What Would Make Norma “Relevant”?

Norma was first performed in 1831. It is a High Romantic tragedy and, along with Lucia di Lammermoor (1835), is justly regarded as the pre-Verdian summa of that form in opera. Felice Romani’s libretto, however, is taken from a play by Alexandre Soumet, a neo-Voltairean representative of French academic classicism—very much on the trailing edge of the French theatre of the day. Thus, despite Bellini’s lyrical romanticization of the material, Norma owes as much to that older tradition as it does to the bounds-bursting passions of Hugo’s Hernani (1830), which Bellini and Romani made an abortive stab at setting before Verdi got hold of it for one of the most delicious of his early operas. It’s not, perhaps, as much Stendahl’s question of Racine v. Shakespeare as of Racine v. Hugo or even Schiller—but in any case, Racine hangs in there.

The drama is set in Gaul at exactly the time of Julius Caesar’s conquest of that region (c. 50 BCE). This means that the “matters in hand” (i.e., “of relevance” or “pertinence”) to its creators included the melding of historical with mythical motifs that fascinated the educated classes of the day. Rome’s new rule over the tribes of Gaul, with their pagan religious beliefs, (I)The opera seems to present a mixture of Saxon and Celtic practices. Historically, the Irminsul,  the sacred tree or pillar—with, in the opera’s representation, a great altar-stone and temple to the moon goddess—was located in what is now North Rhine/Westphalia, and was central to old Saxon worship and tribal identity. Druids, though, acted as the judges, philosophers, and priests of tribal societies throughout the Celtic lands, and where the Celtic and Saxon overlap is a bit mysterious, at least to me. At any rate, Norma was written at a time of an awakened interest in Druidism, part of the era’s general Western European search for ethnic and national “roots,” and the Irminsul (or an Irminsul—there may have been several) is the setting of the opera’s opening scene.  as recounted (however accurately or inaccurately) by the conqueror himself, is intertwined with the myth of Medea and her awful revenge on Jason, who fathered her children and then left her for a younger woman. Tommasini, on the lookout for themes of political and social relevance, says that the historical part (“the brutal, boorish [?] clashes of culture and religion”) drive the story. That’s not true. They do constitute the background for the action, condition it and bear in on it, and show us the world in which it takes place. But what drives the story is the mythical part—the fury of a woman of high station who had risked all, was prepared to sacrifice all, for the lover who abandoned her and their children. And one of the things about myths is that while civilizations come and go, myths continue to act themselves out, in reality or imagination, in peoples’ lives. They are neither progressive nor reactionary.  We don’t have to do anything to make them relevant. They remain so.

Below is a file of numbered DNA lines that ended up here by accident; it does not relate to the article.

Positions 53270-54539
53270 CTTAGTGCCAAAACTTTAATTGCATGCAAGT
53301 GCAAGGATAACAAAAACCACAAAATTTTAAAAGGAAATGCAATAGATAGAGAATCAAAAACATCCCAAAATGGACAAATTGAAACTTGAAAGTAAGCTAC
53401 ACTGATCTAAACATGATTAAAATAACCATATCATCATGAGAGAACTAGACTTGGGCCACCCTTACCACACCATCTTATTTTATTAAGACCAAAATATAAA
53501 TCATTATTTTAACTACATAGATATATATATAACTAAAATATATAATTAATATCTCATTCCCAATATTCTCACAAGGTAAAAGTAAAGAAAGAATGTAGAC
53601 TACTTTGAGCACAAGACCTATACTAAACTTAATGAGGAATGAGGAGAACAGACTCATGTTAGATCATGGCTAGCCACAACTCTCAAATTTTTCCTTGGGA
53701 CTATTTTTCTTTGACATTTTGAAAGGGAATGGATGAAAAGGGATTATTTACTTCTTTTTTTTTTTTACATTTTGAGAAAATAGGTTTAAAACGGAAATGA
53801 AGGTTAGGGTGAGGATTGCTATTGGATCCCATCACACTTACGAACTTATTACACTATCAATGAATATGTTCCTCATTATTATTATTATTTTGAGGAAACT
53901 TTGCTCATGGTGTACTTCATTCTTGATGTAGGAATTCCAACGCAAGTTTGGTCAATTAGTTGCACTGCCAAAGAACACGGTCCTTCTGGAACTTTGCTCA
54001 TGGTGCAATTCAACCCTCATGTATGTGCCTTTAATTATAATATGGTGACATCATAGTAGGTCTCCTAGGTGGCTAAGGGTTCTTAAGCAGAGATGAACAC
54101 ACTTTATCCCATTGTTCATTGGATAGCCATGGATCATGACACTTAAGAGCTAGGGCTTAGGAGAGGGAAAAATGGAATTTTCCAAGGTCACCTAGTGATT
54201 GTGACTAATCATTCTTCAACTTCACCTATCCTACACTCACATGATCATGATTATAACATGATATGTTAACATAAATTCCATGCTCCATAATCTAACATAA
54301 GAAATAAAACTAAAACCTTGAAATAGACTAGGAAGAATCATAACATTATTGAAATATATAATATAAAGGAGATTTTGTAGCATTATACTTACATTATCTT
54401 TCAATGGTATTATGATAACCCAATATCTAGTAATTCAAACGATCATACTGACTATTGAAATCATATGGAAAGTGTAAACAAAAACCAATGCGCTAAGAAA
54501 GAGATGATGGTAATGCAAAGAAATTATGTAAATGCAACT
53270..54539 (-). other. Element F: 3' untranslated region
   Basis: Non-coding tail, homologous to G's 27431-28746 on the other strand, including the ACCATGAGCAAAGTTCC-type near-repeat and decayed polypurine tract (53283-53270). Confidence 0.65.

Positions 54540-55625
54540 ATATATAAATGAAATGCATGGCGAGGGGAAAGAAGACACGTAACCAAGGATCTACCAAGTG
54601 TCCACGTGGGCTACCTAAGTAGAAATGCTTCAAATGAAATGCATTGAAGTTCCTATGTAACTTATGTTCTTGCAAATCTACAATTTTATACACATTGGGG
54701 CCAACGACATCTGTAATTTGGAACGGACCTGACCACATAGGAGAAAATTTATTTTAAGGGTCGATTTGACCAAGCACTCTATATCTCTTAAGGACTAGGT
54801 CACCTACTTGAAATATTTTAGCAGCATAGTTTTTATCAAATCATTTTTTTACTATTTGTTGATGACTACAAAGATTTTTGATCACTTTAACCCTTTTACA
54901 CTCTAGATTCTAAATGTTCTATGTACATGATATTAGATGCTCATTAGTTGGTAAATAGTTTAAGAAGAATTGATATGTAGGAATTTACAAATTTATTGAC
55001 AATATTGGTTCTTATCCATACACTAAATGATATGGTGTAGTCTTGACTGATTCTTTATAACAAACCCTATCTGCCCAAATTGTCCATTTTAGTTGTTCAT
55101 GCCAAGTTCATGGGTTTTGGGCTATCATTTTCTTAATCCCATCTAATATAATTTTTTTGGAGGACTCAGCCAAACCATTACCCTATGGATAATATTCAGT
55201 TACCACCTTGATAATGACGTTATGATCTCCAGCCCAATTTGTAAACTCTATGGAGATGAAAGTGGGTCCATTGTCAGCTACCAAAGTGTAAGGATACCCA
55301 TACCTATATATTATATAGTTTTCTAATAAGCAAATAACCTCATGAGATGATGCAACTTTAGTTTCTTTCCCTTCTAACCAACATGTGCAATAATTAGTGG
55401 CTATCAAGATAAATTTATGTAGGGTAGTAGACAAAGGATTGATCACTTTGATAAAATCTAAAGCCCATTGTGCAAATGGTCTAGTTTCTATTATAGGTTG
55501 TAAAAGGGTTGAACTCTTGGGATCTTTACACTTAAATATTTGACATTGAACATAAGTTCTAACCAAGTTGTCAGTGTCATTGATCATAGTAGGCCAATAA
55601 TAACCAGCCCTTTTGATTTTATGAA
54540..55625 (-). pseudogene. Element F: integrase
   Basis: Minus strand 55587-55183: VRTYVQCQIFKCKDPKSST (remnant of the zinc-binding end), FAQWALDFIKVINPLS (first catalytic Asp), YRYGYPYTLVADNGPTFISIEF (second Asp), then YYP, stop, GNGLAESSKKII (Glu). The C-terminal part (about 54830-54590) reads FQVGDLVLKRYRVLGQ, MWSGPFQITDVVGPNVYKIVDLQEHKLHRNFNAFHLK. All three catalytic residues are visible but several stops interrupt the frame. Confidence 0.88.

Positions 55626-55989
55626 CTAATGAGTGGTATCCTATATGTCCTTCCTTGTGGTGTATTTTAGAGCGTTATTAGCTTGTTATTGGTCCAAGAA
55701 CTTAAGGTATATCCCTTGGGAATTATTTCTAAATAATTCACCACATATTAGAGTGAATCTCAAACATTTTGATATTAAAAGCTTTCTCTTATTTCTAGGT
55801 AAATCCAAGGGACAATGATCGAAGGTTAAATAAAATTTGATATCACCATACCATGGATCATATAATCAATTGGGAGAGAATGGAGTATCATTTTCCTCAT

In Norma, the forsaken mother does not quite carry out Medea’s murderous vengeance on her children and their father’s new love. She threatens the former, before our eyes, at the beginning of Act 11, and the latter hangs in the balance until the very end, but she does not finally do those things. Instead, before the assembled community, Norma names herself, not Adalgisa, as the betrayer of her vows of chastity and tribal loyalty (the two, I should say, inseparable). Pollione, overcome by this noble act of love and ultimate sacrifice, voluntarily joins her on the path to the pyre. Oroveso, the adamantine Archdruid and Norma’s father, transcends his resistance and promises to care for the children of the fallen priestess and the hated oppressor. Norma is still a tragedy, but now, unlike Medea in its many manifestations, a redemptive one. Adalgisa alone remains officially unredeemed, but that has really already happened for her in her bonding with Norma and her release from her vows.

Footnotes   [ + ]

I. The opera seems to present a mixture of Saxon and Celtic practices. Historically, the Irminsul,  the sacred tree or pillar—with, in the opera’s representation, a great altar-stone and temple to the moon goddess—was located in what is now North Rhine/Westphalia, and was central to old Saxon worship and tribal identity. Druids, though, acted as the judges, philosophers, and priests of tribal societies throughout the Celtic lands, and where the Celtic and Saxon overlap is a bit mysterious, at least to me. At any rate, Norma was written at a time of an awakened interest in Druidism, part of the era’s general Western European search for ethnic and national “roots,” and the Irminsul (or an Irminsul—there may have been several) is the setting of the opera’s opening scene.